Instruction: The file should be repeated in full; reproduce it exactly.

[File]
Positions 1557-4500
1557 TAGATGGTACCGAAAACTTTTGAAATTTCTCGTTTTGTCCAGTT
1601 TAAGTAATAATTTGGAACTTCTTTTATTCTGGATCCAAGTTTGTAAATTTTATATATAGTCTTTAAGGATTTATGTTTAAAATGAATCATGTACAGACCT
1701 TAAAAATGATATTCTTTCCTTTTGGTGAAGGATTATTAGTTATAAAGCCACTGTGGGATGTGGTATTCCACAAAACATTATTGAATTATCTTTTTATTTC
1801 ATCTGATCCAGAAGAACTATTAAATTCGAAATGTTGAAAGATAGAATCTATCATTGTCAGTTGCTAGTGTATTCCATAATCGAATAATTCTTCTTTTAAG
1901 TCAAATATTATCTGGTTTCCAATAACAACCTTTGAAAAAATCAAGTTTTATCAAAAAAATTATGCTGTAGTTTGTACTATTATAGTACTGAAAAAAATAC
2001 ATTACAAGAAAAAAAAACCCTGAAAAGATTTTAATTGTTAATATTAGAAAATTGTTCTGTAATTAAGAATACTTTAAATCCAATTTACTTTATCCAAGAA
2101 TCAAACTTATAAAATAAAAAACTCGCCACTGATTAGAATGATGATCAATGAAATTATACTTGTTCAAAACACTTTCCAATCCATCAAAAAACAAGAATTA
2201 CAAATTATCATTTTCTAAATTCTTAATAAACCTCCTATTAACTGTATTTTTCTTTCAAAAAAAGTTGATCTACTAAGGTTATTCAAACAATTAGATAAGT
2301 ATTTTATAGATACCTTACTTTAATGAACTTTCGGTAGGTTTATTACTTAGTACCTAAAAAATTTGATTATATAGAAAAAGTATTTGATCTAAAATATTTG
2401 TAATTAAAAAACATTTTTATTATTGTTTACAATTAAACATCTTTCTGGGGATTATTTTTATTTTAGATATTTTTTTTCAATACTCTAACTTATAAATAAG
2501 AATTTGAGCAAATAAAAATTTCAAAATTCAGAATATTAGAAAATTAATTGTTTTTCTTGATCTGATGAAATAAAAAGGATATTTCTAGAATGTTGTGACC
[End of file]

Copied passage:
Positions 1557-4500
1557 TAGATGGTACCGAAAACTTTTGAAATTTCTCGTTTTGTCCAGTT
1601 TAAGTAATAATTTGGAACTTCTTTTATTCTGGATCCAAGTTTGTAAATTTTATATATAGTCTTTAAGGATTTATGTTTAAAATGAATCATGTACAGACCT
1701 TAAAAATGATATTCTTTCCTTTTGGTGAAGGATTATTAGTTATAAAGCCACTGTGGGATGTGGTATTCCACAAAACATTATTGAATTATCTTTTTATTTC
1801 ATCTGATCCAGAAGAACTATTAAATTCGAAATGTTGAAAGATAGAATCTATCATTGTCAGTTGCTAGTGTATTCCATAATCGAATAATTCTTCTTTTAAG
1901 TCAAATATTATCTGGTTTCCAATAACAACCTTTGAAAAAATCAAGTTTTATCAAAAAAATTATGCTGTAGTTTGTACTATTATAGTACTGAAAAAAATAC
2001 ATTACAAGAAAAAAAAACCCTGAAAAGATTTTAATTGTTAATATTAGAAAATTGTTCTGTAATTAAGAATACTTTAAATCCAATTTACTTTATCCAAGAA
2101 TCAAACTTATAAAATAAAAAACTCGCCACTGATTAGAATGATGATCAATGAAATTATACTTGTTCAAAACACTTTCCAATCCATCAAAAAACAAGAATTA
2201 CAAATTATCATTTTCTAAATTCTTAATAAACCTCCTATTAACTGTATTTTTCTTTCAAAAAAAGTTGATCTACTAAGGTTATTCAAACAATTAGATAAGT
2301 ATTTTATAGATACCTTACTTTAATGAACTTTCGGTAGGTTTATTACTTAGTACCTAAAAAATTTGATTATATAGAAAAAGTATTTGATCTAAAATATTTG
2401 TAATTAAAAAACATTTTTATTATTGTTTACAATTAAACATCTTTCTGGGGATTATTTTTATTTTAGATATTTTTTTTCAATACTCTAACTTATAAATAAG
2501 AATTTGAGCAAATAAAAATTTCAAAATTCAGAATATTAGAAAATTAATTGTTTTTCTTGATCTGATGAAATAAAAAGGATATTTCTAGAATGTTGTGACC